Pieces by Albeniz, Ravel and Diez followed, then “Bolero” by Chopin. This rarely performed work had all the Chopin characteristics of rapid scale passages and lots of decorative features but still conveyed the feel of Spanish music. Later we heard “Three Dances from Spain” by Rodrigo and “Evening in Granada” by Debussy. This short piece with contrasting sections from fast and furious to slow and languid was a Tour de force accomplished with great technical skill, a real sense of style and a certain amount of panache! After several minutes of loud applause Charles returned and played “Andalucia” by Granados, a fitting encore to an extremely enjoyable evening of “Impressions of Spain”.

The September meeting was an evening of music performed by CHIMERA – a quartet of flute (Clare Preston), bass (Anese Cullington), drums (Robin Payne) and piano (Helen Porter).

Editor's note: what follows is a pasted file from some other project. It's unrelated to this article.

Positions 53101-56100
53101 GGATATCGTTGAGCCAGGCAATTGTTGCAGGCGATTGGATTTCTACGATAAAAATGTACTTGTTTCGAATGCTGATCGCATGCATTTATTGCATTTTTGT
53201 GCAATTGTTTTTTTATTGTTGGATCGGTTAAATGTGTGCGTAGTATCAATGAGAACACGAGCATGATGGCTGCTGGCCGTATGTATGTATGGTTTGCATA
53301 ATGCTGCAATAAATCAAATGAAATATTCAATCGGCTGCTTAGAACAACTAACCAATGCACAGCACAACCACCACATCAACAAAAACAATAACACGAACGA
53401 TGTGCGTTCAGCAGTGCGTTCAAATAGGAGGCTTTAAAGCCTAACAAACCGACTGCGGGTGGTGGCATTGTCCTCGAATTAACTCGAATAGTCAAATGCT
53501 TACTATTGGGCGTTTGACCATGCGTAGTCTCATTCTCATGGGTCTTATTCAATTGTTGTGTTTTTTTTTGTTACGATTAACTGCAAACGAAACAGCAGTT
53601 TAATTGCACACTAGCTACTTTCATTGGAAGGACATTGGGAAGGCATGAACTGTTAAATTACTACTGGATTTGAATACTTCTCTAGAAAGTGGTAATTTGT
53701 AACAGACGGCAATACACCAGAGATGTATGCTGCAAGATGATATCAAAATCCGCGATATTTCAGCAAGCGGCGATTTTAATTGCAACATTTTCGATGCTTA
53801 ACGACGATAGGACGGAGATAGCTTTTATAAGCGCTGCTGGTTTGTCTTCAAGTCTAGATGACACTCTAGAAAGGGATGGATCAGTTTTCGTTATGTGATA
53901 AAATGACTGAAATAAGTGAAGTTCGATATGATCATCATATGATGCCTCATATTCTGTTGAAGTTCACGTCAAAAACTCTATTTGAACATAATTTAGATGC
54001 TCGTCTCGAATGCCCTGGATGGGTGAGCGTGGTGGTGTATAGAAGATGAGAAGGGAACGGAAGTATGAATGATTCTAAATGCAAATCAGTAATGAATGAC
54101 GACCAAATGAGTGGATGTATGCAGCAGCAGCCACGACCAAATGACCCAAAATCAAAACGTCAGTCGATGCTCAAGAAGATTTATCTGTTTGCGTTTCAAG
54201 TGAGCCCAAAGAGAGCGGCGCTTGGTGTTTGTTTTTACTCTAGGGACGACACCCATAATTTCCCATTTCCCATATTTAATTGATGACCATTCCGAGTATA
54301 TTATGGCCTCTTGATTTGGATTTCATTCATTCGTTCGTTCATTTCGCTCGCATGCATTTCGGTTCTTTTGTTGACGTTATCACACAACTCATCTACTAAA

The programme consisted of classical pieces by Debussy (d.1918) and Faure (d.1924) and works for flute and jazz trio by Claude Bolling and Jacques Loussier (both present day composers).There were several movements from Bolling’s Suites Nos. 1 and 2 providing contrast in style and instrumentation with two solos by Debussy. The first “Dr. Gradus” for piano from his Children’s Corner Suite played with real style and very nimble finger work by Helen. Then later we heard “Syrinx” for unaccompanied flute. Clare’s beautiful tone and fantastic breath control were evident throughout.

“Play Bach – Prelude No. 1” provided us with a clear contrast between an opening section in true Baroque Bach style followed by a jazz interpretation – quite fascinating.

The evening ended with three more movements from Bolling. ”Pastorale”, gentle and lyrical, then “Affectueuse” in which Clare played her alto flute. Members were delighted by the deeper tone quality of this instrument and afterwards she was very happy to chat to them and answer their questions. The third piece, “Veloce” as the name suggests was a fast and very rhythmic piece which had everyone tapping their feet. This was a fitting finale for the quartet: their ensemble playing was excellent throughout and their genuine pleasure in performing together delighted the audience. We hope that they will perform for us again in the future.